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The Globe and Mail

Billion-dollar Woodbine Live, touted by mayor, is dead

Woodbine Live will include residential, office, entertainment and shopping space

The Cordish Company

Woodbine Live – the billion-dollar development Mayor Rob Ford promised would bring thousands of jobs to a needy corner of the city – is dead.

The 180-acre proposed retail and entertainment project on property adjacent to the Woodbine race course in North Etobicoke has often been used by Mr. Ford as proof of his ability to attract investment.

But differences between the owners of the massive site – racetrack operator Woodbine Entertainment Group – and their development partner The Cordish Cos, have brought an end to the venture.

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Jane Holmes, a spokeswoman for the racetrack operator, said Woodbine remains committed to developing the property and is looking for a new partner.

"Our formal arrangements with Cordish have come to an end," she told The Globe and Mail. "We are free to have a new development partner to move this forward."

Ms. Holmes would not discuss details of the legal settlement between the two parties, but confirmed that the "Live" label for the project belongs to Baltimore-based Cordish and can no longer be used for the Toronto development.

The end of the partnership comes as Woodbine is vying to be the site of a new Toronto casino. The racetrack is home to slot machines run by the Ontario Lottery and Gaming Corp., but wants to expand the operation to become a full casino.

Ms. Holmes said the entire 680-acre site owned by the racetrack operator is the largest parcel of undeveloped land in the city. Now that its ties are severed with Cordish, she said Woodbine is free to negotiate with casino operators and developers for an integrated casino resort.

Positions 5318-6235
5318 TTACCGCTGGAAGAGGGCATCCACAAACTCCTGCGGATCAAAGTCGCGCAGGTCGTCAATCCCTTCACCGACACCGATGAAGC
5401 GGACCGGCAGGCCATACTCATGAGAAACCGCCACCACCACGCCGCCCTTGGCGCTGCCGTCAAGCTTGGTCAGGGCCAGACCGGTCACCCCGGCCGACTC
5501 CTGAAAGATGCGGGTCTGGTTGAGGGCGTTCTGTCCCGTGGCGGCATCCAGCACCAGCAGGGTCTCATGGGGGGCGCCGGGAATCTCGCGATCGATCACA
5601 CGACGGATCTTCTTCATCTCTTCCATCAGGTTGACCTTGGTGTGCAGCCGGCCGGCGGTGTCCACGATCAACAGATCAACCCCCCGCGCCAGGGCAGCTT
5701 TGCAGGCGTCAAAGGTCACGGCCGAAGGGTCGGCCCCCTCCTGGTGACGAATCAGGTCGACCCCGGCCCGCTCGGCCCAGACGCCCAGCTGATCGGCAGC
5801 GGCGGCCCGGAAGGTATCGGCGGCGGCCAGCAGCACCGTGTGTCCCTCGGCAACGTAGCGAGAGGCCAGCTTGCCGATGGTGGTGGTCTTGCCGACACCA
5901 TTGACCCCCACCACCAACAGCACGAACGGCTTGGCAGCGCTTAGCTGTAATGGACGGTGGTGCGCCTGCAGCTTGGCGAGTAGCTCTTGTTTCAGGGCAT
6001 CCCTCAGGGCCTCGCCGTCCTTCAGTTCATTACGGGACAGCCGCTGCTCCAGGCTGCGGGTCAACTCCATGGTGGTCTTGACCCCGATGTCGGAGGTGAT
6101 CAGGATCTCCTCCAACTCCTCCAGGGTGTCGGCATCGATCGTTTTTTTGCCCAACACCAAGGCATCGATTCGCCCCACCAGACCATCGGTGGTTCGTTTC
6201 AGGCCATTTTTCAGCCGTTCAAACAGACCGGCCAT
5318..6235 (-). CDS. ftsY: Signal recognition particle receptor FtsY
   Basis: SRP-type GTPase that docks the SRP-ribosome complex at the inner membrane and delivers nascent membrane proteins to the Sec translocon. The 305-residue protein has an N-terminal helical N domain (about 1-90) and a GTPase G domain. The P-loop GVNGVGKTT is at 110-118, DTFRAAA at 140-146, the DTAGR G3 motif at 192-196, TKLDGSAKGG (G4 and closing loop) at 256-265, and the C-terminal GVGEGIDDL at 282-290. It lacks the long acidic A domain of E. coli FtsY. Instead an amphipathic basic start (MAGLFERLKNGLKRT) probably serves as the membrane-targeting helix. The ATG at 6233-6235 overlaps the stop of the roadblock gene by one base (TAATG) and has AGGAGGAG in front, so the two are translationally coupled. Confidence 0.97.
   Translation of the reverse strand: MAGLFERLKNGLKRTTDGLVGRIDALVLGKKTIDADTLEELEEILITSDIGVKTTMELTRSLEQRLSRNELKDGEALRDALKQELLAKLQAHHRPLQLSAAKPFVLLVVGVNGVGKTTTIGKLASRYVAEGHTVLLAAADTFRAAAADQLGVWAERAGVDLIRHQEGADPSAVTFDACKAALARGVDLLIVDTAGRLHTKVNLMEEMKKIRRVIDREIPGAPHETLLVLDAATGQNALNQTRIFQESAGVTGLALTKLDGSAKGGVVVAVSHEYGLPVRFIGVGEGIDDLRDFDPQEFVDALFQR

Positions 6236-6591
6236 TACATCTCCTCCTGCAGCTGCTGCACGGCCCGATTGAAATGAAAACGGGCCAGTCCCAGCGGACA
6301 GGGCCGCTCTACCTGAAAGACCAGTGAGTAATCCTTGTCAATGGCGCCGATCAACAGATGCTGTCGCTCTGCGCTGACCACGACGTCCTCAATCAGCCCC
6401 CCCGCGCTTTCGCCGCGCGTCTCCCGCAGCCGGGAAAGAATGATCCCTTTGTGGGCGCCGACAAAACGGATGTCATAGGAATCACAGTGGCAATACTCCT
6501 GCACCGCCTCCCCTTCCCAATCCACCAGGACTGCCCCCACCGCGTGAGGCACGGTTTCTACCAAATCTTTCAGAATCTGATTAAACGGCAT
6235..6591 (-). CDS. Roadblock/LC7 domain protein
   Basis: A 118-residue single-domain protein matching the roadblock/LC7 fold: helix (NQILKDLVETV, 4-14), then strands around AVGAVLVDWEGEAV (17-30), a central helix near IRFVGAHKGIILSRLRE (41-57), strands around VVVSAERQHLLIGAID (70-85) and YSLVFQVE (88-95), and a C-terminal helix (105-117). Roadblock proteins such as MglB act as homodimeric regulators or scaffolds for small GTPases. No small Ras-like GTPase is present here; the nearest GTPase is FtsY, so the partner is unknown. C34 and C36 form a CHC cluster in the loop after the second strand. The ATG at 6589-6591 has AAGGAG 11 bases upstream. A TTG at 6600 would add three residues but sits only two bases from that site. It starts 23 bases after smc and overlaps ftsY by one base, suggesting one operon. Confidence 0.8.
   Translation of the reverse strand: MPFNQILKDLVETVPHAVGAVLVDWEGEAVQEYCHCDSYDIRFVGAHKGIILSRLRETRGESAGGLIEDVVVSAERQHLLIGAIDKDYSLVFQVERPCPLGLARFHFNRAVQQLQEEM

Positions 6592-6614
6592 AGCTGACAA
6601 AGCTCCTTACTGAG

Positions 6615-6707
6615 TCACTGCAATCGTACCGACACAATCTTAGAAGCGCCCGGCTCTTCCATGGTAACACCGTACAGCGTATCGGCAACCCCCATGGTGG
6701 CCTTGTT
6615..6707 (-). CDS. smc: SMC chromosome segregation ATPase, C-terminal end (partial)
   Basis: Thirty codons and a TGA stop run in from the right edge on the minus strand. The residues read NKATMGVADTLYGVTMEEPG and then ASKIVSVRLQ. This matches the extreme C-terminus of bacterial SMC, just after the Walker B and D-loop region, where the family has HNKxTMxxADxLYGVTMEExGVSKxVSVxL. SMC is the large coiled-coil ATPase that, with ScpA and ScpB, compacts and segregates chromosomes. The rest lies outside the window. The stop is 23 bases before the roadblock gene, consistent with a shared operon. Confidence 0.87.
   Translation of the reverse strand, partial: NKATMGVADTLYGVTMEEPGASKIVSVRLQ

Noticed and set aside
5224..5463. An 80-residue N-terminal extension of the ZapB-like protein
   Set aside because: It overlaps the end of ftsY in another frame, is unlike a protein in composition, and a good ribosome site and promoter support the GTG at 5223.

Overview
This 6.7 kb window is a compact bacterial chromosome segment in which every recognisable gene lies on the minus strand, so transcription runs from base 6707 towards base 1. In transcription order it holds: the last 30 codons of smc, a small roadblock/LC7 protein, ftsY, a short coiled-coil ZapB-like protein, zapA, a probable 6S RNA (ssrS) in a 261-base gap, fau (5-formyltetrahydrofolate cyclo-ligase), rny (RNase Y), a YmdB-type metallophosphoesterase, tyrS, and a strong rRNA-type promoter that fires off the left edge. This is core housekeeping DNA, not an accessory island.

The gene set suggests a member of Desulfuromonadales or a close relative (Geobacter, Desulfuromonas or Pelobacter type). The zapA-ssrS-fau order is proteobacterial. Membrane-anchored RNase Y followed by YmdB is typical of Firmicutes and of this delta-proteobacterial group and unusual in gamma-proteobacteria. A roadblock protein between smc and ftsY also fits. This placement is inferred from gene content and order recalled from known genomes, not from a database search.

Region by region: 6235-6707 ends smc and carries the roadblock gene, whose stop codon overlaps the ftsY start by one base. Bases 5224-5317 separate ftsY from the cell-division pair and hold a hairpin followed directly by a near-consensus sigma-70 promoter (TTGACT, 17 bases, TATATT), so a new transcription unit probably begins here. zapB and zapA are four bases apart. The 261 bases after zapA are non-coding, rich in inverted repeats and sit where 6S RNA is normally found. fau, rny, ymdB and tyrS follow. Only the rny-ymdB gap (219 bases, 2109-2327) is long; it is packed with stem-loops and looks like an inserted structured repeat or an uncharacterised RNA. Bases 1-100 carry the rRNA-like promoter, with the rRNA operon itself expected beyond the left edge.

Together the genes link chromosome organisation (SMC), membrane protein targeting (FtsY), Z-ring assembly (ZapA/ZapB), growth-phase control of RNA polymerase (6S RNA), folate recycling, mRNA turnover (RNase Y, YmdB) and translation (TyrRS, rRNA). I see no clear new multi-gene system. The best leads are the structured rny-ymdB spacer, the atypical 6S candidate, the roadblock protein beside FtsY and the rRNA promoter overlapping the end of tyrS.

"We have our options open," she said.

Cordish did not respond to a request for comment.

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The proposed Woodbine Live development was expected to bring as many as 9,000 jobs to the area, and city council agreed to tax incentives to kick-start the project – envisioned as a tourist destination with shopping streets, a hotel, restaurants, nightclubs and entertainment. A proposed second phase would include office and residential development.

Those tax incentives, which will expire in October, 2014, if the first 800,000 square feet of development is not complete, also are now in jeopardy.

Mike Williams, head of economic development for the city, said it is difficult to imagine how Woodbine could meet the deadline. "It would be extremely challenging," he said.

Councillor Doug Ford, the mayor's brother, still says there is a chance.

"They have to get moving," he said. "We are all over these guys, outside bringing the bricks down and building ourselves. They need to move forward on this."

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